Bag bans and taxes also may hurt lower-income houses especially in the south Tucson area by adding unnecessary expenses to daily life. The composite lumber companies, such as the collection facility located in Phoenix, affected by potential new bans or fees may also hurt the local industry.
There will always be an environment, business, and consumer view and it’s the goal of the working group to identify the impacts on each group and develop the best decision, McCabe said.
“We want to take the program and enhance and expand,” said McCabe.
At the same time, it might be unclear that a fee would have any benefit at all.
Assistant city manager, Andrew Quigley told Arizona Daily Star recently he is skeptical a fee or ban would work although he gets annoyed by the bags flying through the environment too.
Before Councilman Cunningham brought this issue to the table in February, Mike Varney, president of the Tucson Metropolitan Chamber of Commerce asked him, “Do you think the plastic bag knows it’s been taxed? Is the City Council really serving the highest priorities and needs of the city of Tucson by focusing on plastic bags when we have much bigger problems?” reported the Arizona Daily Star.
Stephen Pauken, City Manager for the City of Bisbee has also been seeing a lot of apathy from his retailer community. He recently presented the working group with examples from Bisbee’s ordinance.
“Retailers haven’t been coming to the meetings in Bisbee,” Pauken said. We want to establish a relationship with these folks and create communication but it’s hard to do when major retailers are telling store managers not to talk to anyone from the city, he said.
Bisbee currently has a voluntary compliance in place though the city has also proposed a fee. The fee would generate money that would go to local businesses enforcing the fee and the remainder would go into a special fund by Bisbee to purchase reusable bags, support for recycling, public education, and administrative costs, Pauken said.
Though the three options on the table; a continued ordinance, a $.05 cent fee per bag, or a ban, Pauken says no one wants the fee. The time, energy and work to enforce the fee, set up a new account fund for the city, a new mode to collect the fee and tax and workers to monitor this effort would be a lot more than it’s worth, he said.
“It would mean an entirely new routine and it would be icky,” he said.
While Pauken gives the Tucson working group information about Bisbee’s progress, he knows that “Tucson is a whole other animal,” Pauken said. Bisbee only has a couple chain supermarkets to work with whileTucson has about 75, he said.
Tucson will not be copying one jurisdiction in particular but for now the group is gathering anecdotal evidence from cities and municipalities with bans and fees like Seattle, Portland, Santa Monica, and San Francisco, the only city in the U.S. to have a complete ban since 2007.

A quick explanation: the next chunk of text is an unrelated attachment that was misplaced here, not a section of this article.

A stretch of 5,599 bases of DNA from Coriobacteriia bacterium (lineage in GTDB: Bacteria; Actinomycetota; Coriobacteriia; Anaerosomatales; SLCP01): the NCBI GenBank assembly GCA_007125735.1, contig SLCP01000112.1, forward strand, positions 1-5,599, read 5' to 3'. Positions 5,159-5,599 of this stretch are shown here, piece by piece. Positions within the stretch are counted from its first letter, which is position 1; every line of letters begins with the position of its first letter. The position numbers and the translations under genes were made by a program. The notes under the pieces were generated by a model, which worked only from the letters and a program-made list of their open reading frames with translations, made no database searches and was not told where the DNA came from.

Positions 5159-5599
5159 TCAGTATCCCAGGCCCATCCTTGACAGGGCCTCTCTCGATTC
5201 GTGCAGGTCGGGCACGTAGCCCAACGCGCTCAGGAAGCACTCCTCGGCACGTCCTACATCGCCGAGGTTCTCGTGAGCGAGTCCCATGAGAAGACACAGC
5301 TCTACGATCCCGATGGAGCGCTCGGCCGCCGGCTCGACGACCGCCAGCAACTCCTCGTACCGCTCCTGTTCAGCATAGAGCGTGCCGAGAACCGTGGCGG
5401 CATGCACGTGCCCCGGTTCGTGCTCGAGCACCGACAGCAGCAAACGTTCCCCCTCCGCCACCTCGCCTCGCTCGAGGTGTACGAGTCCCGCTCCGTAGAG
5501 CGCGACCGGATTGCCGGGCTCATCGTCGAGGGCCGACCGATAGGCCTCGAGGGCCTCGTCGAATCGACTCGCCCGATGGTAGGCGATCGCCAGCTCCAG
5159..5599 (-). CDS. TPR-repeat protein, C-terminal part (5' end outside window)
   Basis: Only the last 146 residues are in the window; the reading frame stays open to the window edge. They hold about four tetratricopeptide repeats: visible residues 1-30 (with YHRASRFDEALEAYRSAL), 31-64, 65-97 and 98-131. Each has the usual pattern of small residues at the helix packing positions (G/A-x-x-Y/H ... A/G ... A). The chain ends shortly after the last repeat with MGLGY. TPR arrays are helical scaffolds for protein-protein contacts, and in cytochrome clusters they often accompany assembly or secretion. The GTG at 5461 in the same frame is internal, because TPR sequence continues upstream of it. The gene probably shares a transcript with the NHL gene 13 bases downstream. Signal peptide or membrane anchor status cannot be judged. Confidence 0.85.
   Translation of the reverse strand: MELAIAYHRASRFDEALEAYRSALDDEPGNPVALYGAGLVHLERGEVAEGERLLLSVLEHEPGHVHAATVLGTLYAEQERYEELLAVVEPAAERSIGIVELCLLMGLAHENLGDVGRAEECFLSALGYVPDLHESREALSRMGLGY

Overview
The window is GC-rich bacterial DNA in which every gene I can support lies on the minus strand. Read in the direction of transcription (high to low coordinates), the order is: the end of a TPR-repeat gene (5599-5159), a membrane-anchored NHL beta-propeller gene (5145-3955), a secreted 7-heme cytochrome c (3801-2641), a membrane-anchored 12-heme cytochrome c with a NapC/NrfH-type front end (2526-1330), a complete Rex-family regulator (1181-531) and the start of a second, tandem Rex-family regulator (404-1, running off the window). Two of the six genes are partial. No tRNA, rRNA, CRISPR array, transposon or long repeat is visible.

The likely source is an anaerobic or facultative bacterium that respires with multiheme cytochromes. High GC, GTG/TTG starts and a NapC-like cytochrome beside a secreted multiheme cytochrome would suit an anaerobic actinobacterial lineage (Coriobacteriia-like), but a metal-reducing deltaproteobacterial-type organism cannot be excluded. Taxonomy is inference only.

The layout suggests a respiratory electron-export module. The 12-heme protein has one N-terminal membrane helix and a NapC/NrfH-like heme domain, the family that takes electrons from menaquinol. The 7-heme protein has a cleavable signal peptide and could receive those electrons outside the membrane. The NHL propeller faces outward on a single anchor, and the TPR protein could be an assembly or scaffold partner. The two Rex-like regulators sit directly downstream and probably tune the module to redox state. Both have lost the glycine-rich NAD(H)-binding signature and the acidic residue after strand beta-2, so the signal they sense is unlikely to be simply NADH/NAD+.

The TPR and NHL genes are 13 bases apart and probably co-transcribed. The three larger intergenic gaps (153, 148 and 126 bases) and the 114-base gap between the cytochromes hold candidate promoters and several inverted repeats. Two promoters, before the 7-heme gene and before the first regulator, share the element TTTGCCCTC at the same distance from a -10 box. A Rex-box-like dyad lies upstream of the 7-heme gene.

“A complete ban would be a big deal; useful to an extent but there are other options, too,” Eric Albert, a Tucson local who has volunteered numerous times with roadside clean ups.
But plastic bag bans have started around the world. In China, retailers who give out plastic bags can be fined up to $1,464 , McClatchy reported in 2009. Since the ban, China’s supermarkets plastic bag use dropped about 66 percent or almost 40 billion plastic bags, according to China Chain Store and Franchise Association.
Although consumers don’t realize it, the cost of their “free bags” at the grocery store is passed on to them in the form of higher grocery prices of products. The annual cost to US retailers for using plastic bags is $4 billion.
Reducing is all about personal choice, said Wigtail. It begins with the consumer’s decision to make a change. So far, a lot of the community has started to use reusable plastic bags, Wigtail said. The movement “Bag It Empire” started by Empire High School senior Maddy Bynes, is just one example of a movement to reduce, recycle, and clean up plastic bag litter around the community.
“The benefits far outweigh the detriments,” Wigtil said. “If you look at environmental and health impacts, it’s a no brainer,” Wigtil said.
Plastic bags never break down completely, only into smaller pieces that can be leaked into our ecosystem and ingested by organisms like ourselves which lead to hormonal health problems caused by BPA.
They also have tremendous impact on landfill. Hundreds of thousands of dollars are being spent to manage windblown litter by the environmental services in the Los Reales Landfill, off I-10 and Craycroft. Bags that aren’t disposed properly clog sewer lines and result in costly repairs and maintenance for cities like Tucson.
“The average use of a plastic bag is 12 minutes,” Councilman Cunningham said. And after it’s tossed around through the air, it stays with us and isn’t decomposed in the ground. It’s a local issue as well as a global issues and to be a city that is a leader in sustainability, it is fundamental we are well educated, take part in reduce, reuse, recycle and also take steps to do so.”
Behavioral modification is key, said Pauken. And many people in the working group will agree.
“Ultimately everything will go well because we all have the same goal. We are all working together,” Solomon said.